Contraception

Contraception essentially is a method to prevent pregnancy; and there are different types of contraception. Besides preventing pregnancy, many women are on contraception to help regulate their periods and/or reduce menstrual symptoms. So which one is the best to use? Honestly, that is a personal preference, so it is good to do your research and find out which one works best for your lifestyle. Your doctor is a great resource to ask, so don’t feel afraid to talk to him/her about it during your next visit if you are interested! In the meantime, here is some information about the most popular types.

Birth control pills (also called oral contraception pills or OCPs): When most people think of birth control, they think of the pills. With this form, you must take a small pill once a day around the same time. Most pills contain estrogen and progestin, two hormones that are naturally made in the body. With birth control pills, the hormones in the pill prevent ovulation. So what are the downsides to the pill? You have to remember to take it every day. Some women like to set alarms on their phones to help them remember every day.

Nuvaring: This is a bendable plastic ring that is inserted into the vagina and kept there for 3 weeks, then removed to allow for a period for one week. This ring also contains hormones so it works like the pills. Again, you have to remember to leave the ring in for 3 weeks and then take it out for 1 week to have a period. Also, use a new ring every month; reusing the same Nuvaring makes it less effective.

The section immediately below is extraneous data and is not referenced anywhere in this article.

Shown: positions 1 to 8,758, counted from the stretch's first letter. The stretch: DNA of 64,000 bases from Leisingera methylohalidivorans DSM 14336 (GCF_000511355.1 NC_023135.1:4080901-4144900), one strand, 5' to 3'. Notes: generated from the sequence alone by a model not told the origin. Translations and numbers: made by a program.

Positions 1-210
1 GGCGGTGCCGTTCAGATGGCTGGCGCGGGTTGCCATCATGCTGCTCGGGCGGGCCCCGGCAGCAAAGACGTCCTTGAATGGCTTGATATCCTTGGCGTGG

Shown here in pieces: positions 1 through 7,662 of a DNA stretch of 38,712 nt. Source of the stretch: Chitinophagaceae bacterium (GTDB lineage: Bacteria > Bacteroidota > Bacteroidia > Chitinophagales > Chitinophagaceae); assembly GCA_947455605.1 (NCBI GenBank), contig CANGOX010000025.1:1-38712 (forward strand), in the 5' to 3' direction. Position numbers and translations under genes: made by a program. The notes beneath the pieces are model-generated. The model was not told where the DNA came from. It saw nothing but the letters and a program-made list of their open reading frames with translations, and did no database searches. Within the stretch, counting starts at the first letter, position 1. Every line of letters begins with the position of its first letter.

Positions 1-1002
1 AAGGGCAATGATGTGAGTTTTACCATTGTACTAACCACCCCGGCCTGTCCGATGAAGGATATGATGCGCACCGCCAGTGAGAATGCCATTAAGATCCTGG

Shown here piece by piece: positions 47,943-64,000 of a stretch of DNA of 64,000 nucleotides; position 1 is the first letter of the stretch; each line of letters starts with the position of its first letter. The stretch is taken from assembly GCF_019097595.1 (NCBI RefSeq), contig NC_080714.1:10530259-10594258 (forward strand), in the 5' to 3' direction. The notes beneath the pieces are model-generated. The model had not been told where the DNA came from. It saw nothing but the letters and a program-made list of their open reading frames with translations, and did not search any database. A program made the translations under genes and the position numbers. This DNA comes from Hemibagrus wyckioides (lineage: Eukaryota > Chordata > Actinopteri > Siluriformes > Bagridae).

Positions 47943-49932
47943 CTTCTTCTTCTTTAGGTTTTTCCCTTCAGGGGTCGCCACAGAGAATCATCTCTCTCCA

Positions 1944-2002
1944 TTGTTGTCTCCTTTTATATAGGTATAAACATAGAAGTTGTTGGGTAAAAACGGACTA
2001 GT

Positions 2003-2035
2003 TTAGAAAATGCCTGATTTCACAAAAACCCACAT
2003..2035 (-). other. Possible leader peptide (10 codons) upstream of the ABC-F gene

Depo-Provera shot: This form of contraception is a shot you get at the doctor’s office about every 12 weeks/3 months. It contains the hormone progestin, which prevents ovulation but also thickens cervical mucus; both methods that help prevent pregnancy. The big downside that women report with the shot is weight gain; the shot increases your appetite and makes you want to eat.

Intrauterine device (IUD): This is a small T-shaped device that is inserted into your uterus at the doctor’s office. It is called a long-acting reversible contraceptive (LARC) because the IUD is effective against pregnancy for 3-10 years (depending on what IUD you receive). While many women report initial pain when having the IUD inserted into the uterus, many women rave about it because it is essentially a “set it and forget it” form of contraception. There’s nothing to remember once it is inserted, and you have a very effective form of contraception for years.

Nexplanon: This is also a LARC that is a small plastic rod inserted into your upper arm in the doctor’s office. As a LARC, it is also a “set it and forget it” kind of contraception that is good for up to 3 years. Many women can feel the device in their arm, but it doesn’t bother them! A side effect some women report is small unexpected bleeding.

Condoms: With all these other forms of contraception, something to keep in mind is that they DO NOT protect against STDs. Condoms must be used to protect against STDs. Repeat, condoms are the only form of contraception that prevents against STDs!

Abstinence: This is the only 100% method effective against pregnancy. The best way to not get pregnant is to not have sex.